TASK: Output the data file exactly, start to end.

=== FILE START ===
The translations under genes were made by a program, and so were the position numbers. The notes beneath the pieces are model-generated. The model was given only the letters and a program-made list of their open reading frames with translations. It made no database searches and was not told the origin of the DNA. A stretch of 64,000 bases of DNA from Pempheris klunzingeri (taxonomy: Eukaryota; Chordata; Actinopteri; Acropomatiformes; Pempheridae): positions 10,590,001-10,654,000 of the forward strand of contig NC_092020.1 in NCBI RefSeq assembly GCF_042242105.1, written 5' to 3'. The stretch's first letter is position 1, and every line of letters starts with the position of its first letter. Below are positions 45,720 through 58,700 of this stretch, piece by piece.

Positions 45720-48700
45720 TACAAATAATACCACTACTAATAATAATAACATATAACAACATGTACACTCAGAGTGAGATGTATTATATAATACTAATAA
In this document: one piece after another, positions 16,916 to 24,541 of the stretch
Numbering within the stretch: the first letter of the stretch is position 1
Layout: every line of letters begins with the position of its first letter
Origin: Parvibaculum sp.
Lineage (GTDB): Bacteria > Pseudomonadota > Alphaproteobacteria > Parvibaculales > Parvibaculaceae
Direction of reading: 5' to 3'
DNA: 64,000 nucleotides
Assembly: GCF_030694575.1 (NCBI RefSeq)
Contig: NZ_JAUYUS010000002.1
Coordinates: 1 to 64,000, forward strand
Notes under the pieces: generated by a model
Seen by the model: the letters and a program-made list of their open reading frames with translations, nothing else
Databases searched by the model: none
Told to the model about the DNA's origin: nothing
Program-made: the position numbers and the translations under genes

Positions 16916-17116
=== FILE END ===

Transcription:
The translations under genes were made by a program, and so were the position numbers. The notes beneath the pieces are model-generated. The model was given only the letters and a program-made list of their open reading frames with translations. It made no database searches and was not told the origin of the DNA. A stretch of 64,000 bases of DNA from Pempheris klunzingeri (taxonomy: Eukaryota; Chordata; Actinopteri; Acropomatiformes; Pempheridae): positions 10,590,001-10,654,000 of the forward strand of contig NC_092020.1 in NCBI RefSeq assembly GCF_042242105.1, written 5' to 3'. The stretch's first letter is position 1, and every line of letters starts with the position of its first letter. Below are positions 45,720 through 58,700 of this stretch, piece by piece.

Positions 45720-48700
45720 TACAAATAATACCACTACTAATAATAATAACATATAACAACATGTACACTCAGAGTGAGATGTATTATATAATACTAATAA
In this document: one piece after another, positions 16,916 to 24,541 of the stretch
Numbering within the stretch: the first letter of the stretch is position 1
Layout: every line of letters begins with the position of its first letter
Origin: Parvibaculum sp.
Lineage (GTDB): Bacteria > Pseudomonadota > Alphaproteobacteria > Parvibaculales > Parvibaculaceae
Direction of reading: 5' to 3'
DNA: 64,000 nucleotides
Assembly: GCF_030694575.1 (NCBI RefSeq)
Contig: NZ_JAUYUS010000002.1
Coordinates: 1 to 64,000, forward strand
Notes under the pieces: generated by a model
Seen by the model: the letters and a program-made list of their open reading frames with translations, nothing else
Databases searched by the model: none
Told to the model about the DNA's origin: nothing
Program-made: the position numbers and the translations under genes

Positions 16916-17116